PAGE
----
• Detecting CMOS Clock Changes

    Posted on January 15, 2011 by Lee Whitfield in Technical Articles.

    During my short career in digital forensics I have seen and heard a number of defences. One that I have seen emerge a number of times is the claim that one of the parties has been ‘framed’ or ‘set-up’ by someone by changing the system clock and doing some nefarious deed before setting the clock back to the correct time.

    If, for example, someone did this on my computer and browsed to some inappropriate website, all the internet history records and cached files would reflect the changed time. To the casual observer, a judge, or a jury it may look like I was responsible. Even a seasoned forensic investigator may be fooled into believing that it was I that did the deed. Without digging deeper each of us could be fooled by such trickery.

    Dependent on your position how would you support/dismiss such a claim? I’ve given this a bit of thought recently and come up with a few ideas.

    Event Logs

    These are the superb resources for many reasons but we’re going to focus specifically on the time stamps for the entries.

    Event logs in Windows XP has a default size of 512KB. In both Vista and Windows 7 the default size on event logs is 20MB. In either circumstance the logs act the same way – they fill up in order of events. Once the log is full it goes back to the beginning implementing a first-in-first-out overwriting process of old records.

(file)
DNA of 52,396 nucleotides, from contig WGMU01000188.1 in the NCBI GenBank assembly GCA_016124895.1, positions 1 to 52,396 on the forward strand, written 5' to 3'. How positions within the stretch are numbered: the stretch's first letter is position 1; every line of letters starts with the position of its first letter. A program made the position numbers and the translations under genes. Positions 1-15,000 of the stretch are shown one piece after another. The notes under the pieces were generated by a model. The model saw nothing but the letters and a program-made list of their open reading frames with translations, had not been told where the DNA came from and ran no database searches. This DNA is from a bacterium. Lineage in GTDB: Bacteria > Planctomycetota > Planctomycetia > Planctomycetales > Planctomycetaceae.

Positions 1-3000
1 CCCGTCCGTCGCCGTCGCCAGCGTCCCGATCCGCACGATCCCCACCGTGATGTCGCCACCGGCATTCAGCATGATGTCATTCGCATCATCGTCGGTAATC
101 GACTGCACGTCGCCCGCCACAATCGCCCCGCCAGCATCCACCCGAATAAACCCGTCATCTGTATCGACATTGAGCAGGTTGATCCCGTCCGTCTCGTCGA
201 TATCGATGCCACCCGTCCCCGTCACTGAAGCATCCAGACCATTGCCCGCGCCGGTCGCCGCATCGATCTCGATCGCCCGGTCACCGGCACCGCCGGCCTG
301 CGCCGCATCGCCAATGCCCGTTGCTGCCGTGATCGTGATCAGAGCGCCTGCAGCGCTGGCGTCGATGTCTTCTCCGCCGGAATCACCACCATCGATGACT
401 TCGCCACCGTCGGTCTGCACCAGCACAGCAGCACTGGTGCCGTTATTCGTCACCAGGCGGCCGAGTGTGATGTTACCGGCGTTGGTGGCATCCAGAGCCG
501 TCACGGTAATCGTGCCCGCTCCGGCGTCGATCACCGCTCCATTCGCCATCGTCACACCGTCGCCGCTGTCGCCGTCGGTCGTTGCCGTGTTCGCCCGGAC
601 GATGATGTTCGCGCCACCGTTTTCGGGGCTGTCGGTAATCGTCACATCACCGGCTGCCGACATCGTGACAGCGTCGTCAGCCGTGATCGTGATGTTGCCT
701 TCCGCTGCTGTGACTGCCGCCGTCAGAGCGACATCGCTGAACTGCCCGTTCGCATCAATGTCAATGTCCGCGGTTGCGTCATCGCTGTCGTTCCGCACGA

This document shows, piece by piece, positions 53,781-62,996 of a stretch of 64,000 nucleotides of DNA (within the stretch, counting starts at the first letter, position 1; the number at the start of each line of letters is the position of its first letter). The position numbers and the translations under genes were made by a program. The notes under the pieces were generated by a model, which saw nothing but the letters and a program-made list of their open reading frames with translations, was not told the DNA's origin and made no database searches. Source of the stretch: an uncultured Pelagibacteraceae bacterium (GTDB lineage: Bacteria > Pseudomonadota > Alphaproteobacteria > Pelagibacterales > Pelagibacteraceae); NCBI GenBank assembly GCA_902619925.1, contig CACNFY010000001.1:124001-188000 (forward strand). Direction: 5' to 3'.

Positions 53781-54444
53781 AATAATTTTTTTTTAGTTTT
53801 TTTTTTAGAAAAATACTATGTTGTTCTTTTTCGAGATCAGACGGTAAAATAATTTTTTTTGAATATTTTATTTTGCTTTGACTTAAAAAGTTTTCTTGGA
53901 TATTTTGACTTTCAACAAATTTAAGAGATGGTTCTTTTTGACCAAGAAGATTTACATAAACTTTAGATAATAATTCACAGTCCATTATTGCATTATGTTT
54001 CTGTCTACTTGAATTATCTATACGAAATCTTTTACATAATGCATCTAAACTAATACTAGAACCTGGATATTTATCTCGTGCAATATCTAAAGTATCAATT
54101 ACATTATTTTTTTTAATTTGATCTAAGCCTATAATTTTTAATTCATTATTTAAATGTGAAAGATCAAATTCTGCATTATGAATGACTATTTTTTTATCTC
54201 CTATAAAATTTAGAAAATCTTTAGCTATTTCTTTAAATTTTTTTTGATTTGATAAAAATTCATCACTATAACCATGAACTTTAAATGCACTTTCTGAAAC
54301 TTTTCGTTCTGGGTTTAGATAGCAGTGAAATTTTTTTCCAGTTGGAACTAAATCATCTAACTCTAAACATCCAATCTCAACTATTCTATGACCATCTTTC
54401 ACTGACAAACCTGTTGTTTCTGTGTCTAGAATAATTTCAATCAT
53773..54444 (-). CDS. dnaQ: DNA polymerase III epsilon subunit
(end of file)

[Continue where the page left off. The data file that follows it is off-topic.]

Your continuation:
So, what would you expect to see if the system clock had been changed?

    Depending on the software and services running on the computer the event logs could generate hundreds of entries every day. This means that we should be able to easily identify any discrepancies in the logs. As the logs are written in order of occurrence we should be able to tell if the system clock has been changed by parsing the event logs themselves and ordering them by file offset. If the dates suddenly jump backwards and then forwards again it is a good indication that the system clock has been changed. Conversely if you see no such activity it is a good indication that the system clock has not been changed.

    If someone changed the system clock from inside Windows (in Vista and Windows 7) then the clock change is also recorded in the event log as event ID 1. Such entries will appear as follows:

    The system time has changed to 01/01/2011 08:51:43 from 15/01/2011 08:51:43.

    Link Files

    If files were accessed or created during a suspected changing of the system clock then evidence may also be found in the link files on the computer.